EAST LANSING Michigan did not “deserve better” Saturday, regardless of what Lloyd Carr says. Michigan State outplayed Michigan, and while there were a number of bad calls late in the game, the team that deserved to win won.

Paul Wong
The SportsMonday Column<br><br>Raphael Goodstein

Obviously in an ideal world, the officiating would have been better, but Michigan State was going to find a way to win that game one way or another.

At the beginning of the year, Michigan was viewed as a team that would lose two or three games and contend for the Big Ten title. Each statement is still true.

Michigan will likely win out, win the Big Ten title and play in a BCS game. If you”re honest with yourself, you know that is the best this team could have hoped for the second Drew Henson left Michigan.

Everyone pretty much realized that Michigan was not the fourth best team in the country regardless of what the BCS said last week. The Los Angeles Times went so far as to call Michigan the BCS” worst top ten team.

While that”s probably not true, had Michigan found itself in Pasadena this year, it likely would have been exposed.

Does anyone really think Michigan could beat Miami (Fla.)?

Saturday”s loss ended any hopes Michigan had of playing in the national title game, but the reality is that Michigan is not one of the best two teams in the country and over the course of the year, the best two teams in the country separate themselves.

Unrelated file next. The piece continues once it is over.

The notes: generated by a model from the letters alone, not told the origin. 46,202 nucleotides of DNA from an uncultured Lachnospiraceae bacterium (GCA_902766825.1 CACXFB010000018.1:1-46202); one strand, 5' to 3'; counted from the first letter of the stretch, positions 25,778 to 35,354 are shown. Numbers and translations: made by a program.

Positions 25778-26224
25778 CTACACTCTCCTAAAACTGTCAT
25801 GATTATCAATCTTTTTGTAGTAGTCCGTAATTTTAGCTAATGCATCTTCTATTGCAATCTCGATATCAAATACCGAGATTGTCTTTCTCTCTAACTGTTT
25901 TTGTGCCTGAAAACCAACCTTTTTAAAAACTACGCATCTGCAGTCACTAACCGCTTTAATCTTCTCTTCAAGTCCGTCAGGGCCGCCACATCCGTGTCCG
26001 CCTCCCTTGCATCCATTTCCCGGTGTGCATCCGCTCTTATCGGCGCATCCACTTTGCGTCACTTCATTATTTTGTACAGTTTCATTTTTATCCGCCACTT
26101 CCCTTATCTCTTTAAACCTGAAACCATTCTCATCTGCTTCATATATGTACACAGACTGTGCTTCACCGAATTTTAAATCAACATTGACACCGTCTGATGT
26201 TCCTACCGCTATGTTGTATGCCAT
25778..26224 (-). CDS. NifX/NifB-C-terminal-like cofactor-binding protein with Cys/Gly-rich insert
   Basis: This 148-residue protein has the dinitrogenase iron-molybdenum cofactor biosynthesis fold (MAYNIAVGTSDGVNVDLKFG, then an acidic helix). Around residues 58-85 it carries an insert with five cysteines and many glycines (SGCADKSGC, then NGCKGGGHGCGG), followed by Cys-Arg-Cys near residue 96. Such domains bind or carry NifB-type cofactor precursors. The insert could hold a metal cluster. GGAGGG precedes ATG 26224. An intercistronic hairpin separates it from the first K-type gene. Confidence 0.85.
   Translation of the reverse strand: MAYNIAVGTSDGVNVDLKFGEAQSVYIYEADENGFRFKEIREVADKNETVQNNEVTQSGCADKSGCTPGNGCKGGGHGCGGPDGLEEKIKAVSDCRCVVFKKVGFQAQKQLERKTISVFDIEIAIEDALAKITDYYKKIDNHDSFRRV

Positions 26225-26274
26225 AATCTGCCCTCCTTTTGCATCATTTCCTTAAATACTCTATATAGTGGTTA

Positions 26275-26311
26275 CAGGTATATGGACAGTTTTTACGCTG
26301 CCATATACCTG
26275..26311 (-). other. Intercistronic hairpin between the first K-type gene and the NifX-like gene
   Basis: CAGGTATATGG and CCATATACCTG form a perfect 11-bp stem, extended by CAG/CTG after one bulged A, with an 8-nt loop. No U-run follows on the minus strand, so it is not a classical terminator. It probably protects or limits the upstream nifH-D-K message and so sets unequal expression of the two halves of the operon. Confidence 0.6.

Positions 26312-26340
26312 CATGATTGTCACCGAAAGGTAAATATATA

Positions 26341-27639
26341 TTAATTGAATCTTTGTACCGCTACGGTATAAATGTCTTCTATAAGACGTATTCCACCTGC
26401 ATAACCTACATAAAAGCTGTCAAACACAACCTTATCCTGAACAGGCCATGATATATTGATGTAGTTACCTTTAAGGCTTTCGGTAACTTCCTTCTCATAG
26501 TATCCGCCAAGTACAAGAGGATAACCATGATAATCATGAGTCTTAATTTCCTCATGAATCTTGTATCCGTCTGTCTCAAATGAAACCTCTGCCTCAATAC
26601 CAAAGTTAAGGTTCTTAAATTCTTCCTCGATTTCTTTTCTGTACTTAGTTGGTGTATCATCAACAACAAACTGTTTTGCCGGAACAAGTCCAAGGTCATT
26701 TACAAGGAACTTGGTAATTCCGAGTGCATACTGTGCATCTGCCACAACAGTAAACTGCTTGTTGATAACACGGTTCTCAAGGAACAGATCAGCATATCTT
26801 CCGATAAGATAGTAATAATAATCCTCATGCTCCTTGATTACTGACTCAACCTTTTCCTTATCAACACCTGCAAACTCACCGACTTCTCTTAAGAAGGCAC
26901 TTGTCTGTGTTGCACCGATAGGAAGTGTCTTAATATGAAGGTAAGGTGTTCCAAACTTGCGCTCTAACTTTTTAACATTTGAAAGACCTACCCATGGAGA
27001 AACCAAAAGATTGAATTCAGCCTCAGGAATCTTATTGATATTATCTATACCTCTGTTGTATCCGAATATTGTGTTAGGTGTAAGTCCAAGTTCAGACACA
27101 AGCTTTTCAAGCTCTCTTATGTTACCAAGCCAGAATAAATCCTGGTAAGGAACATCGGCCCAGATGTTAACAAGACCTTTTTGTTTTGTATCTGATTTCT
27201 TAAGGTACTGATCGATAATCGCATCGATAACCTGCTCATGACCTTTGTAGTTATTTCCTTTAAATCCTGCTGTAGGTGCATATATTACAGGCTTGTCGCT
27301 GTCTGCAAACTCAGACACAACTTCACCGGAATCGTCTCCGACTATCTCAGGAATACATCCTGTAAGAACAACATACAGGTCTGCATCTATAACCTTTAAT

When Miami (Fla.) or Nebraska have their opponents on the ropes, they knock them out.

Michigan never could knock out Michigan State or Washington.

In both games, the Wolverines had opportunities late in the game to go up two scores, and couldn”t get it done.

If it wasn”t a blocked kick returned for a touchdown, it was a dropped pass.

If it wasn”t bad kickoff-return coverage, it was a stupid penalty.

It”s easy to look at Saturday”s loss and blame the officials, who by the end of the afternoon had lost control of the game. But what about Jeremy LeSueur”s penalty? That was one of the dumbest penalties in Michigan football history.

Maybe the dumbest.

What about Marquise Walker dropping passes in the fourth quarter? What about John Navarre blowing easy passes? What about the best run defense in the country giving up 211 yards to T.J. Duckett?

There”s no single reason Michigan lost Saturday. There were many reasons.

The Wolverines are a 9-2 team.

And they”ll get what they deserve nine wins.

Obviously it would have been nice to go to the Rose Bowl, but over the course of a season, 9-2 teams lose two games.

This is nothing to be ashamed of 9-2 is very good. Especially in a conference like the Big Ten, and with the nonconference schedule that Michigan annually plays. How many schools in major conferences are annually as good as Michigan?

After Florida, and Nebraska, you”d be hard pressed to find another team (The ACC does not constitute a conference like the Big Ten, thus excluding Florida State.)

Saturday”s loss was, perhaps, the most gut-wrenching loss in Michigan sports since Chris Webber”s timeout. But at the end of the day, Michigan State was the better team.

The Spartans ran the ball at will on Michigan.

Their secondary as bad as it is prevented Michigan”s passing attack from doing much of anything in the second half.

Actually, it”s probably more accurate to say that John Navarre prevented Michigan”s passing game from doing much of anything in the second half. But until Michigan recruits a better quarterback or starts Jermaine Gonzales the quarterback position is only as good as Navarre.

And the difference between Navarre and a better quarterback, and the difference between LeSueur and a competent defensive back, are the little differences between 9-2 and 11-0.

Raphael Goodstein can be reached at raphaelg@umich.edu.

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